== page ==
From William Ellery
Newport [Rhode Island] September 20, 1790. Wishes to suggest some changes in the provisions of the Coasting Act.1 Proposes that Section 11 be changed so that when a ship or vessel is sold or transferred “a production of such bill of sale to the Collector by the owner be made a condition of his receiving a new Certificate of Registry.” States: “By the 12th Sec: when the master of a registered Vessel is changed a memorandum of such change is to be endorsed on the Certificate of Registry &c. I have observed such memorandums on some Enrollments. Are they necessary?” Proposes that “every licenced vessel be her tonnage, her lading, her destination what it may, or wheresoever she may be employed, be obliged to enter and clear.”
LC, Newport Historical Society, Rhode Island.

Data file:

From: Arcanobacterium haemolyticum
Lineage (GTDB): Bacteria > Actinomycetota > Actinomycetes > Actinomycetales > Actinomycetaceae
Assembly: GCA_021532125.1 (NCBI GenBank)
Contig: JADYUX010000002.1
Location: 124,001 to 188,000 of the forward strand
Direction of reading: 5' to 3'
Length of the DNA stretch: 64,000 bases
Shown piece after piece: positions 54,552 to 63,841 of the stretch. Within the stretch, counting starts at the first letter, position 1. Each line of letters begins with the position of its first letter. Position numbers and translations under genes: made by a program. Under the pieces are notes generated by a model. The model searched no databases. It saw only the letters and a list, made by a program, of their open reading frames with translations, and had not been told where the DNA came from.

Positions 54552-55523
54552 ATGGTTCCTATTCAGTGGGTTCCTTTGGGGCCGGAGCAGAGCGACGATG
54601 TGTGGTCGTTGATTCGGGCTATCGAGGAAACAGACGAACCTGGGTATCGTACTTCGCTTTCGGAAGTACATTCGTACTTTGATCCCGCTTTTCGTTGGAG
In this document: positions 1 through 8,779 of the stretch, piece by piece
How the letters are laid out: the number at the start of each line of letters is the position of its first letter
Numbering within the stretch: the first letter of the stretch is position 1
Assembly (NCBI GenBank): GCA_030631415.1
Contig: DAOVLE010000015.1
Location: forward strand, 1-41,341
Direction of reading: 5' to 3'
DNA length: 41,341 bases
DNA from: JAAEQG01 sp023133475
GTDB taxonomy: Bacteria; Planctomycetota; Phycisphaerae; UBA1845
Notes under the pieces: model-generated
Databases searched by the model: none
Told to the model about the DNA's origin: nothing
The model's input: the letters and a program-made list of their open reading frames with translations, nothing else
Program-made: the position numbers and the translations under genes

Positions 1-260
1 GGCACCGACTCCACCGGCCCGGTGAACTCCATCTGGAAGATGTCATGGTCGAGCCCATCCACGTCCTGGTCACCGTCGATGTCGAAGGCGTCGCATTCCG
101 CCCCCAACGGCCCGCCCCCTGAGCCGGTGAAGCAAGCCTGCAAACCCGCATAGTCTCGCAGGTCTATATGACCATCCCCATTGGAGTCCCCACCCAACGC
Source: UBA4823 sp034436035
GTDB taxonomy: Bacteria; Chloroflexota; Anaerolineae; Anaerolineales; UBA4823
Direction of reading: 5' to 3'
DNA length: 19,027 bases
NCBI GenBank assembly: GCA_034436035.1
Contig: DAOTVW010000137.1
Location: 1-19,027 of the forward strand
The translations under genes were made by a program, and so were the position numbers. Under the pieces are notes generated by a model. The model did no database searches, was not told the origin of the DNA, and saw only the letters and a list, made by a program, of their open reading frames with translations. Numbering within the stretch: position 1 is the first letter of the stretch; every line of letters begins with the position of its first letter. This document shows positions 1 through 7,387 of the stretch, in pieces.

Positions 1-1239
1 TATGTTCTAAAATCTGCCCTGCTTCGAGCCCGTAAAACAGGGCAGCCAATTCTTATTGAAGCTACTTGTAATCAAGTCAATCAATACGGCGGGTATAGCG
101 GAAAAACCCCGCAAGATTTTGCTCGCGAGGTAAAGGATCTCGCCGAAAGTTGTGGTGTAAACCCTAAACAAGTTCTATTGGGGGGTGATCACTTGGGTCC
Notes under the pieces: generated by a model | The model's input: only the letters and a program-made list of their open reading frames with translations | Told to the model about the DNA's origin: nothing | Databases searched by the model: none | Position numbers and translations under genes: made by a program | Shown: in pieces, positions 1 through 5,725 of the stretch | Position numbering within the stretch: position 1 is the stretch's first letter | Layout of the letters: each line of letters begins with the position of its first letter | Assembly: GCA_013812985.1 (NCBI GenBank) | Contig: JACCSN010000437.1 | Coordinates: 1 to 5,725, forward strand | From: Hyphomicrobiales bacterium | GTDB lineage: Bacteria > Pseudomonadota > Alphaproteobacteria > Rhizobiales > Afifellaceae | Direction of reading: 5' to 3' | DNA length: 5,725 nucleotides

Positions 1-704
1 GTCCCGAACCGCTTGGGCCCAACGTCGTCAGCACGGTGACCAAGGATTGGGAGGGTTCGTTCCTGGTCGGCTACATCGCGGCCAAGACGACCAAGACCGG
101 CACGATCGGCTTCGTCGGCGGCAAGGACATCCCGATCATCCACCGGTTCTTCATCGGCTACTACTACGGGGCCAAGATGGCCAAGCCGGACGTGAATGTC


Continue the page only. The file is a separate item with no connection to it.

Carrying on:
1. “An Act for Registering and Clearing Vessels, Regulating the Coasting Trade, and for other purposes” (1 Stat. description begins The Public Statutes at Large of the United States of America, I (Boston, 1845). description ends 55–65 [September 1, 1789]). See also “Report on Defects in the Existing Laws of Revenue,” April 22, 1790 (PAH description begins Harold C. Syrett, ed., The Papers of Alexander Hamilton (New York and London, 1961– ). description ends , VI, 373–97). On July 22, 1790, a “bill for registering Ships or Vessels, for regulating those employed in the Coasting Trade and Fisheries, and for other purposes” was presented to the House of Representatives. On July 26, however, the House “Ordered, That the farther consideration of the bill … be postponed until the next session of Congress” (Journal of the House description begins Journal of the House of Representatives of the United States (Washington, 1826). description ends , I, 275–76, 282). A new coasting bill was not passed until February 18, 1793 (“An Act for enrolling and licensing ships or vessels to be employed in the coasting trade and fisheries, and regulating the same” [1 Stat. description begins The Public Statutes at Large of the United States of America, I (Boston, 1845). description ends 305–18]).